Sara Hall ran a personal best (2:27:21) at the very windy Frankfurt Marathon in the fall then punctuated that finish with a national title at the Cal International Marathon five weeks later. With her husband Ryan Hall (2:04:58 in Boston 2011) as her coach, she has a coach intimately familiar with the course.

Kellyn Taylor (2:28:40 PR) was on track for a top five finish in NYC when she tied up, but still kept it together for an 8th place finish. Kellyn was one of my picks to make the Olympic team in 2016 and she managed a 6th place in the marathon trials and a 4th in the 10,000 trials. Kellyn is hungry and is due for a great race. Training in Flagstaff with Ben Rosario and Hoka One One makes her a formidable contender.

Serena Burla (2:26:35 PR) knows what a battle is as she is a cancer survivor and one fast lady. Serena continues to improve as she lies quietly under the radar. She has been working her way up the marathon ladder and has had great consistency.

Finally Jordan Hasay (2:20:57 PR) will be running her third marathon. Jordan has been a star since her middle school days and has competed in track and cross country for well over a decade at a national and international level. At age 25 she finally found her event as she debuted in the marathon at Boston in 2016 and finished 3rd female in 2:23:00 which was a huge American debut record. She followed this (becoming the second fastest American woman (and the fastest on American soil) with a third place finish in Chicago in 2:20:57. At age 26, Jordan has an open field ahead of her. She wants a win in Boston and she is one determined lady.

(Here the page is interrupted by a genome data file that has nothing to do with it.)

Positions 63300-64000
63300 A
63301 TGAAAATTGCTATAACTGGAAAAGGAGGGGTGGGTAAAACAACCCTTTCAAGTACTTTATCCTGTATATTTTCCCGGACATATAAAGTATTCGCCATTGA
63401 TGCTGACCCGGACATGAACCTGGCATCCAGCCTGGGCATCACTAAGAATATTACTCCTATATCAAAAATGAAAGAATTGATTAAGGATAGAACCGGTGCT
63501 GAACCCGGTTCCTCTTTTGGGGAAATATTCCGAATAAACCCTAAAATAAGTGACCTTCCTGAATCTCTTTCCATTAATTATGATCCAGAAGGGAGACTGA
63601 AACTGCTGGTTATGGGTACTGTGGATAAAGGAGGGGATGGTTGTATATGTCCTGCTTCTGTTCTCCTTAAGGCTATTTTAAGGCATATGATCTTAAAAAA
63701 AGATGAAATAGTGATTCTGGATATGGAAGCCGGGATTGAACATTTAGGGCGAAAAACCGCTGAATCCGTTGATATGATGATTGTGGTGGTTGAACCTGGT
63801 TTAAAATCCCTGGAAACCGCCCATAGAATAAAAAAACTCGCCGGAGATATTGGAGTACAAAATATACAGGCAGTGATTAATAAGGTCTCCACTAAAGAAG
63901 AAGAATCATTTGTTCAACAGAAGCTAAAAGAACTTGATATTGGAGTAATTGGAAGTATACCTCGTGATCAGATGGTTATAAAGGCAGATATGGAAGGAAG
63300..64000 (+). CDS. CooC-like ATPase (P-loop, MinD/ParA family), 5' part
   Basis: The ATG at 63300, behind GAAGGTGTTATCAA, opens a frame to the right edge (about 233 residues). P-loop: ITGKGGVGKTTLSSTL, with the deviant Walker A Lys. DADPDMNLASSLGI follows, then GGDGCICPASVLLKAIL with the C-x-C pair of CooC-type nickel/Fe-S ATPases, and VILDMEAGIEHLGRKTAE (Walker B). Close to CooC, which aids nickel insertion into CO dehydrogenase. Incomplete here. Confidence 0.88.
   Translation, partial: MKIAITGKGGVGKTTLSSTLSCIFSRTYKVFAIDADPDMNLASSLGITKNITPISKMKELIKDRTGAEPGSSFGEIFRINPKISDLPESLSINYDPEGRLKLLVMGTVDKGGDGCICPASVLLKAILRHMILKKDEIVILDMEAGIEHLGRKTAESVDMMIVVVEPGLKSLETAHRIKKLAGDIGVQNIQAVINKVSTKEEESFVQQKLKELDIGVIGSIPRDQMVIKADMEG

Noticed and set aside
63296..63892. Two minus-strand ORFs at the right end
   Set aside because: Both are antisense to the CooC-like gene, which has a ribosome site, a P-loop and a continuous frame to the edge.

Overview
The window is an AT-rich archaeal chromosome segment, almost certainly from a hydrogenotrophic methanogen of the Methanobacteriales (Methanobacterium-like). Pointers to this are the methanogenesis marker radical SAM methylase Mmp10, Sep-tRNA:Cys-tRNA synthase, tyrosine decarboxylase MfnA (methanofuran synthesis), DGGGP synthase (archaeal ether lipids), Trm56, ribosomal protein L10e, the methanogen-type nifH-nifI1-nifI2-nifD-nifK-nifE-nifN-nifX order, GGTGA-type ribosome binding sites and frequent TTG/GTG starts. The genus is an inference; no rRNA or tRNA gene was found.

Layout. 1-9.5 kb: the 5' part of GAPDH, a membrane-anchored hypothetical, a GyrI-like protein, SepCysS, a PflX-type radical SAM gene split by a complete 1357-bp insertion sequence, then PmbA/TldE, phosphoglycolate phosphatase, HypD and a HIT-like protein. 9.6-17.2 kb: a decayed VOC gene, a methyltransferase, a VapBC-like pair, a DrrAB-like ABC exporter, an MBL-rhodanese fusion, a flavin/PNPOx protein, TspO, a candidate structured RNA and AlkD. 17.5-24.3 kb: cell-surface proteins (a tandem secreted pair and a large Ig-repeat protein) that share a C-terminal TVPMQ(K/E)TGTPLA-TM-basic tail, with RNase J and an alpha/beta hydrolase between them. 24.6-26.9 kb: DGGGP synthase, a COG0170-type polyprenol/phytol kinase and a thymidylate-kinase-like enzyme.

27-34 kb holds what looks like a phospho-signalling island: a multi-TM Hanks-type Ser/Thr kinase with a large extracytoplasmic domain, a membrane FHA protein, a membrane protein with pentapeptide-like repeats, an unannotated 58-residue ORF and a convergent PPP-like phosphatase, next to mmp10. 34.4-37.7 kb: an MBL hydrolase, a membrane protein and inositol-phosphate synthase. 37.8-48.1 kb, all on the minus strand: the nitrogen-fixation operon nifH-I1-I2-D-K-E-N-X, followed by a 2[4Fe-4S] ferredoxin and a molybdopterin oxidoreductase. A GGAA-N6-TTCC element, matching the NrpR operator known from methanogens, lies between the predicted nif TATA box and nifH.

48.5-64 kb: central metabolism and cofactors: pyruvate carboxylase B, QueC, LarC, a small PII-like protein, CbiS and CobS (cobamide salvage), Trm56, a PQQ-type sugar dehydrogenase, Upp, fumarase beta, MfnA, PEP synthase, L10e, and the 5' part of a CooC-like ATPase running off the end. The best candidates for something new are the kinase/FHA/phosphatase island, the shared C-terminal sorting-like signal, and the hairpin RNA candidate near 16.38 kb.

After the Chicago race, Shalane was among several U.S. athletes who were hesitant on extending congratulations to Jordan for her performance. Jordan runs for the Nike Oregon Project and is coached by Alberto Salazar, who remains under investigation by the U.S. Anti-Doping Agency after former athletes and coaches alleged that Salazar pushed the boundaries on anti-doping rules. Shalane said: "As a fan of my own sport, it’s hard to have full excitement and faith when you don’t know all the facts yet. There’s still an investigation going on so it’s hard to truly and genuinely get excited about the performances that I’m watching. And I think it’s really important to consider who you associate with." Shalane refused to retract her statement in NYC according to world record holder and race analyst Paula Radcliffe.

Jordan was understandably concerned by these statements and told me that they could come and train with her for a week and see how she gets it done. Jordan has been doing this running thing for many years with success at every venue. She has worked hard and running and her family are her life. She has truly earned her way to the top and I believe that years and years of hard work yield success.

So although there may be more international competitors, I think the race will be among these outstanding American women. It will definitely be a race like none that has gone before. Stay tuned for my coverage of the 2018 Boston.

Carolyn Mather, R.N., PhD lives and runs in north Georgia and is a member of the Atlanta Track Club Elite. She can be reached at

This article appeared in the February issue of Running Journal.